Website visitors often go to a website looking for a very specific article or document. Unless they know exactly where that content is located within the site, it can be very difficult and frustrating to actually find it.
By leveraging the advance features of today’s dynamic, database-driven Web Content Management Systems (CMS), a properly designed website makes the process of finding that elusive article or document relatively easy and painless. A well-conceived design and information architecture will present multiple paths to get to the same information. By leveraging a combination of intuitive, audience-specific navigational menus, free text search, content tags, taxonomy structures, and page-to-page references, a user can more easily navigate your website.
The example below is specific to a municipal website, but it can be applied to many organizations.
User Goal: “Register your business”
John is a self-employed accountant running business from his home office. John wants to make sure that he is properly registered to conduct business in his city of residence, so he goes to the city’s website to find out what business application forms he needs to fill out.
The first scenario below describes the user experience typical on many City websites today. The second scenario outlines a more ideal solution.
Scenario #1: An example of poor usability
John goes to the City’s homepage but does not see a business link or any other intuitive links to suggest where to find the business application form. He looks for a search box but doesn’t find that either. Finally, he decides that it must be hidden on one of the Department pages. After a few tries and much frustration, he finds a link to the business application form on the City’s Planning Department Page. The form isn’t located on the Planning main page, but he finds it buried within a dropdown menu located on that page. So, his one and only path to the form from the City home page is as follows:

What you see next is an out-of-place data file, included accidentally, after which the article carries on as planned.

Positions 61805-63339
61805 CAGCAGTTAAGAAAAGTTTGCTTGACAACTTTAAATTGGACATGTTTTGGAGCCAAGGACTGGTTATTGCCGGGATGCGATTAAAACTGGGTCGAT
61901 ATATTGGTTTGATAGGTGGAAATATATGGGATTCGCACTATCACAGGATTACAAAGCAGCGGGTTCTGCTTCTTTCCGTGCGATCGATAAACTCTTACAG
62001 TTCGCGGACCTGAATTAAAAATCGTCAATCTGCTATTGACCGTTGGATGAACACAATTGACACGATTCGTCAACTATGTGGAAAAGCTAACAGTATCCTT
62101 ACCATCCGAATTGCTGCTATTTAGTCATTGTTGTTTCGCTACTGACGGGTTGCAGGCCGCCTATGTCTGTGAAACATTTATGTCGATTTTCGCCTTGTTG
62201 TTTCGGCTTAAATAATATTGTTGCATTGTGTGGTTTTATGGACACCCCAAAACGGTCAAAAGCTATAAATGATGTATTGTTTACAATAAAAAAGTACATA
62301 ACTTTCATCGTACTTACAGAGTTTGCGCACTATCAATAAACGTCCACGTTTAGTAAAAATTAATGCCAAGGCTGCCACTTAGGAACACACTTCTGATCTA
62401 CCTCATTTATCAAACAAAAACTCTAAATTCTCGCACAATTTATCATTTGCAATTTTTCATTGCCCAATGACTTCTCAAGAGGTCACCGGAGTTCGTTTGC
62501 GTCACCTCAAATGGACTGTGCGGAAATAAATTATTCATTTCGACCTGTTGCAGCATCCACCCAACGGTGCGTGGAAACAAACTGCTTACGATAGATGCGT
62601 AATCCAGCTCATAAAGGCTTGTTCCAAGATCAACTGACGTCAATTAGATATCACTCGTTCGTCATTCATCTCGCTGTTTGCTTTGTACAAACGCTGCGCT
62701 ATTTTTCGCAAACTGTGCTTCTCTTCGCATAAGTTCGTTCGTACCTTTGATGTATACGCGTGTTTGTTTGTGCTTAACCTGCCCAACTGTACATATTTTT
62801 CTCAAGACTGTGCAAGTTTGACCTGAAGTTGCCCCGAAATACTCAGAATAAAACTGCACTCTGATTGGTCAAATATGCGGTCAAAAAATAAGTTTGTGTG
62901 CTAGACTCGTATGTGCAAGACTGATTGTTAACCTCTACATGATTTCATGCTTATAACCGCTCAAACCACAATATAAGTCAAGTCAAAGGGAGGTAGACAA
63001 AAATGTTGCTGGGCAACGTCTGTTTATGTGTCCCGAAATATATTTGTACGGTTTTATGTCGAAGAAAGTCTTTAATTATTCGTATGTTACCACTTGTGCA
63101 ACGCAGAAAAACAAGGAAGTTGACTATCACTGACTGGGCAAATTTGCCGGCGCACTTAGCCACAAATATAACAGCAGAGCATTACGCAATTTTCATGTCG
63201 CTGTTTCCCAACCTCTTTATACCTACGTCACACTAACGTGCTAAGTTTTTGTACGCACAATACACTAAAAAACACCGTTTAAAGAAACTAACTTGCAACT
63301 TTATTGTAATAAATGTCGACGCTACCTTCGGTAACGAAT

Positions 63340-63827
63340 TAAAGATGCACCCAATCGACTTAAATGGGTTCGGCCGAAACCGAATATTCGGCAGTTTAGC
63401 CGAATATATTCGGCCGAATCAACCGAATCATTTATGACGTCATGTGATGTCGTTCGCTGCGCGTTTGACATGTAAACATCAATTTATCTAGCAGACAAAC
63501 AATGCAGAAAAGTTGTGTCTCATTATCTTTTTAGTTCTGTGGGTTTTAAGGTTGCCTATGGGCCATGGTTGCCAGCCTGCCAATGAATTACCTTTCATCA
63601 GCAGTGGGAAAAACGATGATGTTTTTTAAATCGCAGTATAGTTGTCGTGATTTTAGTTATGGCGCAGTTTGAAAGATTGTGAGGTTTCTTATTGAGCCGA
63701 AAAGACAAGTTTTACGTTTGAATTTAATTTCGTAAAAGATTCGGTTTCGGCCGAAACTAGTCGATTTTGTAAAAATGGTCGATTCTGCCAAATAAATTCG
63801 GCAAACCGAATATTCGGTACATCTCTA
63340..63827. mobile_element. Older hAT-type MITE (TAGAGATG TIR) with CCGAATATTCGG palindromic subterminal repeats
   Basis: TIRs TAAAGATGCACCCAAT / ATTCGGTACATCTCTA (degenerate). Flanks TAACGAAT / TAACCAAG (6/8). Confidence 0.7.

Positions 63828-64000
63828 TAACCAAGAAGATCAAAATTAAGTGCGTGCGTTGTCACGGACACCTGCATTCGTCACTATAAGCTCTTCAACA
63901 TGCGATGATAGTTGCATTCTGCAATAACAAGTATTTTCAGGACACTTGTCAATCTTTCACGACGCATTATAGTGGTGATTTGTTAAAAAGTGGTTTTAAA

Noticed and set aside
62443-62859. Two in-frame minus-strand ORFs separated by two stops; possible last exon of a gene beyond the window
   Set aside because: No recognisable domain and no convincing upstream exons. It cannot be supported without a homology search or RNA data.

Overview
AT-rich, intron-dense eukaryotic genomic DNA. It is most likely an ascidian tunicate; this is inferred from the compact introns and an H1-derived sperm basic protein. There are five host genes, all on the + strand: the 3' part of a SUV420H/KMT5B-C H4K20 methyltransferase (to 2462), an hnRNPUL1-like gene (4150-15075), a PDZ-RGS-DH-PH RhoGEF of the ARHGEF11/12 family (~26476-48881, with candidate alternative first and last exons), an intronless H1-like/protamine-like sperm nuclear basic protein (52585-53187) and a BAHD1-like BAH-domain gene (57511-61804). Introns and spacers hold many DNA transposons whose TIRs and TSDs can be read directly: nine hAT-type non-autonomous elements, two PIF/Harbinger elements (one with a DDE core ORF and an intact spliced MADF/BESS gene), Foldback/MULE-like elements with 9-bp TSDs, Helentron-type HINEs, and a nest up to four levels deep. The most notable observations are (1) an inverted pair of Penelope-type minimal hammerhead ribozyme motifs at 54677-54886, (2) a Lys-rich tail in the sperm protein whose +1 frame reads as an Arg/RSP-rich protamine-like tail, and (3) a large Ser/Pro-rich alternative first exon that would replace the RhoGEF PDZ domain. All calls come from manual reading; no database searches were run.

1. John clicks on the Planning Department link, where he finds a forms link, which finally brings him to the form.
Scenario #2: An example of best-in-class usability
John goes to the City’s newly designed web CMS that incorporates all the features described in the above “solution” section. As a result, all of the following paths ultimately get him to the business application form. The form, by the way, has the same traditional ‘home’ within the planning department page as it did above (in other words, there is only one actual form on the website), but the following six paths to that form are now available from the City home page:
1. John clicks on the “Forms” link from the City home page, which immediately shows him the business application form.
2. John clicks on the “Business” link which brings him to a “How to Conduct Business” section that provides a link to the business application form as well as other useful business-related information.
3. John does a Search on the word business, which provides a link to Business Licenses as one of the results
4. John clicks on the Planning Department link, where he finds a forms link, which finally brings him to the form (note: this is the one and only option John had in scenario #1)
5. John clicks on the Planning Department link, where he notices a “Planning Department Forms” section I the right sidebar with a one-click link to the form
6. John clicks on the Planning Department link, where he sees a highlighted area of the Planning home page for “How to Conduct Business” (similar to what he would find from the Business link)
See the vast difference in usability and ease of access? A solid web design coupled with the right CMS technologies will vastly improve the way visitors navigate your website!